Existing U.S. home sales climb to 4.92 million rate

Sales of previously owned U.S. homes increased in January, showing more momentum for the industry coming off its best year since 2007.

Purchases of existing houses, tabulated when a contract closes, increased 0.4% to a 4.92 million annual rate, figures from the National Association of Realtors showed today in Washington. The median forecast of 79 economists surveyed by Bloomberg called for a 4.9 million pace. The number of available properties slumped to the lowest level since 1999.

A sustained pickup in housing will depend on faster progress in the labor market, fewer foreclosures and easier access to credit. Mortgage rates close to all-time lows and the prospect of firming prices are luring buyers at the same time the inventory of homes shrinks and limits bigger gains in sales.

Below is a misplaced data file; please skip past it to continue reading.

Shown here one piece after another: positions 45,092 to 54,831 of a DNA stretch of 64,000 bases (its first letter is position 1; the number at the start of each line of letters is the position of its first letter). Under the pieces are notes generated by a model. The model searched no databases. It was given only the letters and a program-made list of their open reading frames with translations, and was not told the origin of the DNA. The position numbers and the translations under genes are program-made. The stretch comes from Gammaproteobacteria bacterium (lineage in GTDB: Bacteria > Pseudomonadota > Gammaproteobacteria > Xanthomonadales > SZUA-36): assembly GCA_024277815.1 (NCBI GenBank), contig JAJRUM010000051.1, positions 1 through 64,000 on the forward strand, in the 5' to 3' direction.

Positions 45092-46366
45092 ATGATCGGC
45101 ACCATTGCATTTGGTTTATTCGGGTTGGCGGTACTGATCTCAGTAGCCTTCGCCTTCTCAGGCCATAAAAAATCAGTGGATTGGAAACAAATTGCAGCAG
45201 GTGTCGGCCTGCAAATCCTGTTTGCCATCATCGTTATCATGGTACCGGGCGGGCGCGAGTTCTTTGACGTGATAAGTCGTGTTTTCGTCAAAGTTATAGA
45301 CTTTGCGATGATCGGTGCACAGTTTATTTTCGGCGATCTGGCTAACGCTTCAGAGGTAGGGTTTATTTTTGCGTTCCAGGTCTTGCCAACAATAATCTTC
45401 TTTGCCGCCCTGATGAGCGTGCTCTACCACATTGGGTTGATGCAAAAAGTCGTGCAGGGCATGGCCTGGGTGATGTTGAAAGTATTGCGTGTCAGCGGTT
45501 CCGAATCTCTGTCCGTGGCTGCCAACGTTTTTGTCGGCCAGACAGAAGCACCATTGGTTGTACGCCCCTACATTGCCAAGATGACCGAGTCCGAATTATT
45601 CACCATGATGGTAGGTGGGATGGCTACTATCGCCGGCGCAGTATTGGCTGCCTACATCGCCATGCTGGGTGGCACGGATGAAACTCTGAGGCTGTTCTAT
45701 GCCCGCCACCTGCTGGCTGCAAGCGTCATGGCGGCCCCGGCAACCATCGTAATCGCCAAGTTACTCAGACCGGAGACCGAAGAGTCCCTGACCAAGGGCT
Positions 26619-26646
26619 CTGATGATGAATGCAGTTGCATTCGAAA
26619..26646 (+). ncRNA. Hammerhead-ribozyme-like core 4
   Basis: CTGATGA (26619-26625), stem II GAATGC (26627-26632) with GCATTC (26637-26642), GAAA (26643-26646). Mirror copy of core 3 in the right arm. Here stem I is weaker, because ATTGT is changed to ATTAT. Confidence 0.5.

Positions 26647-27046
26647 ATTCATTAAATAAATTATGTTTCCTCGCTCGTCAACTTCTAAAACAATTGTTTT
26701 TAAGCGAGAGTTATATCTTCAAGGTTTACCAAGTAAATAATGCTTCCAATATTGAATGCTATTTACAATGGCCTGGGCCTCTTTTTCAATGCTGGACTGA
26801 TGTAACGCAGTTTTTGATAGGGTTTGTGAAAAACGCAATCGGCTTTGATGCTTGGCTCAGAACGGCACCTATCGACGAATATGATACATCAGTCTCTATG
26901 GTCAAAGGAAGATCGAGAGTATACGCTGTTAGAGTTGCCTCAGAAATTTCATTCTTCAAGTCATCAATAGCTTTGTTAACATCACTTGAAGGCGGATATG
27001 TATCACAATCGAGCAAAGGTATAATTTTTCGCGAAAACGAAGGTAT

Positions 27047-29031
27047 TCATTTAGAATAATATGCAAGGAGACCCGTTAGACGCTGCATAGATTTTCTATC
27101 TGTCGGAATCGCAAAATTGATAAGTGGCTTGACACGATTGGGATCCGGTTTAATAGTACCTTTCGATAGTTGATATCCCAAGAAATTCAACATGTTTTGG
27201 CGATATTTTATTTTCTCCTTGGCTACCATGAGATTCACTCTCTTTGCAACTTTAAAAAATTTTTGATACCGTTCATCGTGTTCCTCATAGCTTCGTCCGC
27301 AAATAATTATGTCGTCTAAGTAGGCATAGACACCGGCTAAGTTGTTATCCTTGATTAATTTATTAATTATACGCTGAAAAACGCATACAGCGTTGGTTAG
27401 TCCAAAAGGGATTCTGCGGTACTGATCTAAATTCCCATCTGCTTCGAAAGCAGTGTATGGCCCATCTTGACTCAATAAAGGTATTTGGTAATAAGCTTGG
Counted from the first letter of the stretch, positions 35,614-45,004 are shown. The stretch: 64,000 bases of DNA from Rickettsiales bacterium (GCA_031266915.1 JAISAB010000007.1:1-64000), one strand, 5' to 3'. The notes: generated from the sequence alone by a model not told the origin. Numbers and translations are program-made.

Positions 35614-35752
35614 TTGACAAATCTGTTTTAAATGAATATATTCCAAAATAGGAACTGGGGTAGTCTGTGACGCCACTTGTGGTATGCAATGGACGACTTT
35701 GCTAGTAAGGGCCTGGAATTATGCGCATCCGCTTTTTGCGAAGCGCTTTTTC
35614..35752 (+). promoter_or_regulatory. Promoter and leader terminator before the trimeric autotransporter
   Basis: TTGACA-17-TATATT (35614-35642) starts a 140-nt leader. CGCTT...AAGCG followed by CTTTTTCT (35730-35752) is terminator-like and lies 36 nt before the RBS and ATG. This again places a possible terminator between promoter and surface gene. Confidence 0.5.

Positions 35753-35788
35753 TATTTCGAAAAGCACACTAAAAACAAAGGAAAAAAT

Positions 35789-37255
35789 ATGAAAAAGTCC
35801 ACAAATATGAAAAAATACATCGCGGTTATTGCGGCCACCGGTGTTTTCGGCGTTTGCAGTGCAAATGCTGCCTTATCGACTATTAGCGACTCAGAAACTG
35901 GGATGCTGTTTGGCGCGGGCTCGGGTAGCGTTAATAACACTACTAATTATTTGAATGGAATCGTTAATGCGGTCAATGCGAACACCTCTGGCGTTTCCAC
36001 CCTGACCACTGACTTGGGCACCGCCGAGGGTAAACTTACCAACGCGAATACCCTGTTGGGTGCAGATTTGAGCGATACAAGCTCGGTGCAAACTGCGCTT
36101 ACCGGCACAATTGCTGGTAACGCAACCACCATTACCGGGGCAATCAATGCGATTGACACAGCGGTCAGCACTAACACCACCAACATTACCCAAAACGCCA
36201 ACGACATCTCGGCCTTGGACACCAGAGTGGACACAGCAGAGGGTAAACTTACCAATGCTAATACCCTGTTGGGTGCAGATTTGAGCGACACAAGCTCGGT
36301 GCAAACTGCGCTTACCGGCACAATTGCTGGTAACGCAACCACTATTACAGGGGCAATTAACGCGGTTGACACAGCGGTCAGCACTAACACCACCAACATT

“It’s a good start to the year,” said Carl Riccadonna, senior U.S. economist at Deutsche Bank Securities Inc. in New York, who projected a 4.9 million rate. “Incomes continue to rise, interest rates are low and inventory is lean. The outlook is improving.”

Stocks held losses after the figures on concern Federal Reserve policy makers will scale back economic stimulus. The S&P 500 decreased 0.5% to 1,504.74 at 10:27 a.m. in New York.

Estimates in the Bloomberg survey ranged from 4.7 million to 5.1 million. The prior month’s pace was revised to 4.9 million from a previously reported 4.94 million.

Last Year

Today’s report includes the Realtors group’s annual revisions to sales and months’ supply data from 2010 through 2012. Some 4.66 million previously owned houses were sold last year, the most since 2007.

Other data showed more Americans filed applications for unemployment benefits last week, returning to levels seen prior to the holiday period and indicating little change in the pace of firings. Jobless claims increased by 20,000 to 362,000 in the week ended Feb. 16, the Labor Department reported today in Washington.

The agency also said that its consumer-price index was unchanged for a second month in January. The so-called core measure, which excludes more volatile food and energy costs, increased 0.3%, the most in more than a year and pushed up by gains in clothing, hotel rates and airline fares.

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